The Food & Drug Administration (FDA) is tasked with ensuring the safety and efficacy of medical products sold in the United States. In addition to medications and medical devices, the FDA has jurisdiction over veterinary drugs, food, biological products, cosmetics and radiation emitting devices. Among other things, the agency must review all prescription drugs and medical devices before they can be legally sold in this country. The FDA also monitors medical products after they have been cleared for sale in order to identify unexpected complications that could put consumers at risk for serious adverse events.
The FDA approval process for prescription medications is regulated by the agency’s Center for Drug Evaluation and Research (CDER). In order to obtain clearance to sell a new medication, drug companies must first conduct pre-clinical animal studies to prove safety and efficacy. If those studies are successful, the manufacturer can submit an Investigational New Drug (IND) application to the CDER in order to move on to human clinical trials. Such trials are divided into three distinct phases:
Once all three Phases are successfully completed, the drug maker will submit a New Drug Application (NDA) to the FDA. The CDER expects to act on most standard NDA’s within 10 months. However, the goal for priority drugs is six months. In certain approvals, the FDA may require a manufacturer to conduct a Phase IV post-marketing study to address potential concerns over a drug’s safety, effectiveness or cost.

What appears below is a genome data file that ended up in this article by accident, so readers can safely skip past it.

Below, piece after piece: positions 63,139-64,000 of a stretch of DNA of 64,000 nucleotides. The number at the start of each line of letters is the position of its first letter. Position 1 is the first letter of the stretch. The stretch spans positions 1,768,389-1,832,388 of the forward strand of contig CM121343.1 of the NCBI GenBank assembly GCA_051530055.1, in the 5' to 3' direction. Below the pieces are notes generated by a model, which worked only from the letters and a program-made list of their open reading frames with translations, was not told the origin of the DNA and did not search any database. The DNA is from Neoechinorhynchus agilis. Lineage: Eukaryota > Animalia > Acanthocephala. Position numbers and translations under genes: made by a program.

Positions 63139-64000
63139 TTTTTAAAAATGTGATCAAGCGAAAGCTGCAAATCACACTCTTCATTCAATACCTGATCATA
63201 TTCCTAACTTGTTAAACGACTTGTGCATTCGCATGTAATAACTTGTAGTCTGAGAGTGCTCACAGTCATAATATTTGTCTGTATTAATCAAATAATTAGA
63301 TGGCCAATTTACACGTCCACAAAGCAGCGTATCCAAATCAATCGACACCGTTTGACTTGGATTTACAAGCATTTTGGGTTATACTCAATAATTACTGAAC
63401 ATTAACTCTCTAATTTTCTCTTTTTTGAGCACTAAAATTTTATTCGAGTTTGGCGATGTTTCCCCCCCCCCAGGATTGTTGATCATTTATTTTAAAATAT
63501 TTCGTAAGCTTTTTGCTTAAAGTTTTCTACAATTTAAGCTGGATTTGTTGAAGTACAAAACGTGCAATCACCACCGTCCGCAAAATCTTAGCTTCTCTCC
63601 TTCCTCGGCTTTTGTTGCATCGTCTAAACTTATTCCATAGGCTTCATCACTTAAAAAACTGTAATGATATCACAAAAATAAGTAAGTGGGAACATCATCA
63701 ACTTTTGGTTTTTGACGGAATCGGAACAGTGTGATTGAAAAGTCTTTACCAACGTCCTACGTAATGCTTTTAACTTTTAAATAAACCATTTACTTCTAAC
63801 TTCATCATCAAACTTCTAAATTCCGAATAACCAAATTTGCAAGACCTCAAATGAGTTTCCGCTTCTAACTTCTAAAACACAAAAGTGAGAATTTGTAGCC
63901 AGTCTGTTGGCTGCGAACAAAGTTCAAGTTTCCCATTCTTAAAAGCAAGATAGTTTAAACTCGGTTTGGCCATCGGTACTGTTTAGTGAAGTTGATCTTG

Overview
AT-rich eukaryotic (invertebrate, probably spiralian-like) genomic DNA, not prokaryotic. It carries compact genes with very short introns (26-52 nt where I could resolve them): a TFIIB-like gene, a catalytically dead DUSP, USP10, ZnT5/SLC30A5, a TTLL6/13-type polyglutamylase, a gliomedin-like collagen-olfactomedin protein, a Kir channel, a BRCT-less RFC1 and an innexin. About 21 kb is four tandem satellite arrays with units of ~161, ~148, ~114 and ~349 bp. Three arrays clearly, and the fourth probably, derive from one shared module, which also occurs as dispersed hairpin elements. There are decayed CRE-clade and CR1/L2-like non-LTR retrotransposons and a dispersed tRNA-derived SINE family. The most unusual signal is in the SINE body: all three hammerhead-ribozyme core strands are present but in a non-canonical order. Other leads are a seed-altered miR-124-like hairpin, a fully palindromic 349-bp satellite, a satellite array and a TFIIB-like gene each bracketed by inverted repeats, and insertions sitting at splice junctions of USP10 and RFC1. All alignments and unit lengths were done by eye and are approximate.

The FDA’s Center for Devices and Radiological Health (CDRH) is charged with regulating all medical devices sold in the U.S. For the purposes of approval, medical devices are assigned to one of three categories:
Class III medical devices are subjected to the FDA’s most stringent approval process. Before such a product can come to market, a device manufacturer must provide ample clinical evidence that it is both safe and effective.
In certain instances, the FDA may allow a device to undergo its 510(K) clearance process, which does not require any pre-clinical testing at all. A device is eligible for this process if a manufacturer can show that it is substantially equivalent in design to a product that had previously been approved by the FDA. However, the 510(k) system is controversial, as critics claim certain devices cleared in this manner – including transvaginal mesh and metal-on-metal hip implants – have caused significant harm to thousands of patients. If you have been affected you may be able to file a case.
Unfortunately, the FDA’s system for clearing new drugs or medical device for sale does not always identify all of the risks associated with a product. For that reason, the FDA continues to monitor the performance of medications and medical devices during their lifetime on the market. Among other things, the agency maintains the MedWatch program, which allows healthcare professionals, consumers, and patients to report adverse events they may have observed or experienced in relation to medical products regulated by the FDA, including drugs and devices. If any troubling trends are identified via the MedWatch program, the FDA has the power to issue safety alerts or order product recalls, withdrawals, or labeling changes in order to protect public health. Please continue to visit Injury Beacon for the latest news.